Session details

  • Drums: Al Rogers
  • Bass: John Abbott
  • Guitar: George (Fluffer) Hirsh
  • Harpsichord: Mike Brown
  • Strings: Harry Lookofsky & Friends
  • Flute: unknown session musician
  • Arranger: John Abbott
  • Lead Vocal: Steve Martin Caro
  • Backing Vocals: George Cameron & Tom Finn
  • Engineer: Steve Jerome
  • Studio: World United NYC
  • Date: early (1966)
  • Produced By Harry Lookofsky, Steve Jerome, Bill Jerome

Cultural references

  • Tom Scholz of the arena rock band Boston has credited the "heart-tugging mood" of "Walk Away Renee" as the main inspiration behind his band's signature hit "More Than A Feeling".
  • The Belle and Sebastian song "Piazza New York Catcher" contains the line "You’d settle for an epitaph like 'Walk Away, Renee'.
  • Gwen Stefani's middle name, Renee, was inspired by this song.
  • Singer Rod Stewart named his daughter born in 1992 Renée because "Walk Away Renée" is one of his favorite songs. Her mother is Model Rachel Hunter
  • Celebrity manicurist and Jazz recording artist, Deborah Lippman has a line of celebrity inspired nail colors which are frequently named after songs. One of her popular colors is a shade of burgundy co-created with Renée Zellweger and named after the song Walk Away Renée

Notable Cover Versions

  • The Four Tops have the most successful cover of the song. It was culled as a single from the Tops' LP "Reach Out" (which was released shortly after the Left Banke hit with the tune) and reached #14 on the Billboard Hot 100 in 1968. In fact, The Four Tops' hit "Reach Out, I'll Be There" and "Walk Away Renee" by The Left Banke were on the charts at many U.S. radio stations at the same time in early fall, 1966. This cover is perhaps even more notable because for the time, it was a bit of an oddity - a black band covering a hit by a white band when the reverse was the norm. The original reached #5 and the Four Tops cover reached #14 on the charts.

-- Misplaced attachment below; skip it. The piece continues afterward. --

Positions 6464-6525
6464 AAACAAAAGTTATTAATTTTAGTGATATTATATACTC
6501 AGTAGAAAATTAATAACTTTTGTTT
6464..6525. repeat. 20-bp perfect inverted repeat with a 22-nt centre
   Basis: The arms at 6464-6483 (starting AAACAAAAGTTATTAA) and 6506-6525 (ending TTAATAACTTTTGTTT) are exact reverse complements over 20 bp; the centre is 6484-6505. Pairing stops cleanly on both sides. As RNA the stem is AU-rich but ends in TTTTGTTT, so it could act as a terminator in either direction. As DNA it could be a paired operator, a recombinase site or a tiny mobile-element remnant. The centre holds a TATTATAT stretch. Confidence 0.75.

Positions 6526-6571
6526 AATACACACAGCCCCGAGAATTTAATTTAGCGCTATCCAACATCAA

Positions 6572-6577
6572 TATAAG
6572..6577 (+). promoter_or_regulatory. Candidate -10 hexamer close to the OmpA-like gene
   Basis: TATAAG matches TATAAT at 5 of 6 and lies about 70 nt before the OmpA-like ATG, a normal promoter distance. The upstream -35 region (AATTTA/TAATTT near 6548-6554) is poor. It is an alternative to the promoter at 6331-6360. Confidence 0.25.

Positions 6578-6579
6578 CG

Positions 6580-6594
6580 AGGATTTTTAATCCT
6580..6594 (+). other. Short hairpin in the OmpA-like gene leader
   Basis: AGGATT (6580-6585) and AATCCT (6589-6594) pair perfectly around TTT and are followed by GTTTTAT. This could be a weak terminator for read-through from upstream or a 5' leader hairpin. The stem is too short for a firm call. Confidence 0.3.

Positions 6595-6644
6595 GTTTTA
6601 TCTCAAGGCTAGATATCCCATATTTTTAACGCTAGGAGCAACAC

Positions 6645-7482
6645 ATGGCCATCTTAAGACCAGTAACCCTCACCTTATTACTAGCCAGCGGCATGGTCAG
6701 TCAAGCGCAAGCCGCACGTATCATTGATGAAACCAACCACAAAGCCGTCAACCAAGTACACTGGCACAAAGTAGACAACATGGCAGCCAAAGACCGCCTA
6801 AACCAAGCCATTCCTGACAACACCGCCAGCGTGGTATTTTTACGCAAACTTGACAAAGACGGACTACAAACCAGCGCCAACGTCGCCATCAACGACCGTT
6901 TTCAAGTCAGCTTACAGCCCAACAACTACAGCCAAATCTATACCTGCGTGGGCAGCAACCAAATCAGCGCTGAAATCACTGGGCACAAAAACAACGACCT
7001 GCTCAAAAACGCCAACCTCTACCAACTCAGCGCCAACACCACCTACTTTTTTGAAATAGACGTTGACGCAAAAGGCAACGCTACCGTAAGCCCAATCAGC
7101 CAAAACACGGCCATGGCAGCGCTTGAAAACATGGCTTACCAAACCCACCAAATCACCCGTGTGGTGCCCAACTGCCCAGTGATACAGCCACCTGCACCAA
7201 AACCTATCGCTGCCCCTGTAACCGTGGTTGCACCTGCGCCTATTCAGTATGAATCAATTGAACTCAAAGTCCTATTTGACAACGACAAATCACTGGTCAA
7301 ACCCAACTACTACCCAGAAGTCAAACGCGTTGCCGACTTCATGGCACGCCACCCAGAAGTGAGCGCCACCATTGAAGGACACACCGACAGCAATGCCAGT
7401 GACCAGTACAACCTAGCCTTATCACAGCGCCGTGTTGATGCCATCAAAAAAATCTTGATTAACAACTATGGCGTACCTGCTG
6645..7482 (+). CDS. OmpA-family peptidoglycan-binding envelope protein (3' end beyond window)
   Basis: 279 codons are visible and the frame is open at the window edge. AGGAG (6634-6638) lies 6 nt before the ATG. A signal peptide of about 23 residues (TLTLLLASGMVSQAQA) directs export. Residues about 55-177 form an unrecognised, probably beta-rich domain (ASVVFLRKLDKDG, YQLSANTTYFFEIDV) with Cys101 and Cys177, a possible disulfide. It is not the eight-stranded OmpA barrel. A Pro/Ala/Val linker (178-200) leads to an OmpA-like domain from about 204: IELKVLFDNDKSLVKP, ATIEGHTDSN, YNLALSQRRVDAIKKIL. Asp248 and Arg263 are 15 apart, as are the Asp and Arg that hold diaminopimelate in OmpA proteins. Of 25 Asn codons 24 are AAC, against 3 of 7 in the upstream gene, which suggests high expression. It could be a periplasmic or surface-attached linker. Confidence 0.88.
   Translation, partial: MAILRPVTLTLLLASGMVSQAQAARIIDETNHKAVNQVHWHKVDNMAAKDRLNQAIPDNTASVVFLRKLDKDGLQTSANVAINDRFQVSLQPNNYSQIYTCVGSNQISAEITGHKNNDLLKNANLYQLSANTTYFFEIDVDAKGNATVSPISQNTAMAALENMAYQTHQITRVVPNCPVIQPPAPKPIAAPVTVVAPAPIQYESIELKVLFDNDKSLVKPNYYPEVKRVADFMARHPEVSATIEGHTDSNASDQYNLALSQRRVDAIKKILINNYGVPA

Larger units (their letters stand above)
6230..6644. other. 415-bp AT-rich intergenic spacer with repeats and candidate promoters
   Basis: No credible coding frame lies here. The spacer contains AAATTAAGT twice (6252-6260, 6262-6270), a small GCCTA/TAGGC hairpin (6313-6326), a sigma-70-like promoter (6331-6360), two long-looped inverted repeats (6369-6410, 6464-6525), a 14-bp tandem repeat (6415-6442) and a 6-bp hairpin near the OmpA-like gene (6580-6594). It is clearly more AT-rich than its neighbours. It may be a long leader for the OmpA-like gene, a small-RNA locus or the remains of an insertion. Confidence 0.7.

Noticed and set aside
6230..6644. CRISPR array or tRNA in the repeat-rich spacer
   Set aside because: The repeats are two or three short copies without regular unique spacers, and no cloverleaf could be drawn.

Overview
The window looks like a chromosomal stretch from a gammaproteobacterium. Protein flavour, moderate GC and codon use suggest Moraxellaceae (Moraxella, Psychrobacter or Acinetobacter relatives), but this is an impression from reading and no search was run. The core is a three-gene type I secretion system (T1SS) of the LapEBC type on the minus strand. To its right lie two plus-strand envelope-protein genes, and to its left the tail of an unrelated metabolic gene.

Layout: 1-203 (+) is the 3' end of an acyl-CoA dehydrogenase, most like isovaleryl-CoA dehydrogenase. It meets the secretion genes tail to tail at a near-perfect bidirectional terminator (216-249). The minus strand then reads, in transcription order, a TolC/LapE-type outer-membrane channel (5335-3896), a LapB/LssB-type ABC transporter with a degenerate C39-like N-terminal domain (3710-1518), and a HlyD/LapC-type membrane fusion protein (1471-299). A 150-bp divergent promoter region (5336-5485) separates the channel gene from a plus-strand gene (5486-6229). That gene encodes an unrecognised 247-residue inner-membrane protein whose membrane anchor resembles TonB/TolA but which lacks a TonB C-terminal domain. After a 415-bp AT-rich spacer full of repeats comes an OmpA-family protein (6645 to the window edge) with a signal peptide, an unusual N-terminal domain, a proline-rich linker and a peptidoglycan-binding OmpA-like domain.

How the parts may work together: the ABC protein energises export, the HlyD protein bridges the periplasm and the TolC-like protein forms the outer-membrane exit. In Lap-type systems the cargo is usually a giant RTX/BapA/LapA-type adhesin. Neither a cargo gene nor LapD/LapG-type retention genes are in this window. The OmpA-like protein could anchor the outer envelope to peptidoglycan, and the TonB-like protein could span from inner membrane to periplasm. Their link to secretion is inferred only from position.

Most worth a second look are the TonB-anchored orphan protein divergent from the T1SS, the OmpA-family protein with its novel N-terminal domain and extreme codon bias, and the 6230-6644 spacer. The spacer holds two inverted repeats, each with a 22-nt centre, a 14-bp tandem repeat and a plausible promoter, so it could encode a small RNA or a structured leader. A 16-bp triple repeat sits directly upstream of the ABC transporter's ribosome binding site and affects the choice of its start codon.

• Frankie Valli recorded and released a disco version on his 1975 album "Our Day Will Come.
  • John O'Banion covered the song on his 1st EP "John O'Banion" 1981.
  • Rickie Lee Jones covered the song on her 1985 EP Girl at Her Volcano.
  • Southside Johnny covered the song on his 1986 album "At Least We Got Shoes.
  • Billy Bragg has covered the song, but with different lyrics..
  • Vonda Shepard sang it on the television series, Ally McBeal, referring to one of the characters who was called Renee. Her version appeared on the album, Songs From Ally McBeal.
  • Tori Amos performed the song in honor of Schapelle Corby at her May 10, 2005 show in Brisbane, Australia.
  • Les Fradkin has an version on his 2006 release- "Goin' Back".
  • David Cassidy covered the song on his 2003 album "Touch of Blue.
  • The Ronstadt/Savoy cover was used as a closing song for NBC's Crossing Jordan in January 2007.
  • GJORGI covered the song on his 2nd EP "Now And Forever" in 2008. This version was produced one of the song's co-writers, Tony Sansone, including an extra verse which was written by Sansone in 1975 for Frankie Valli.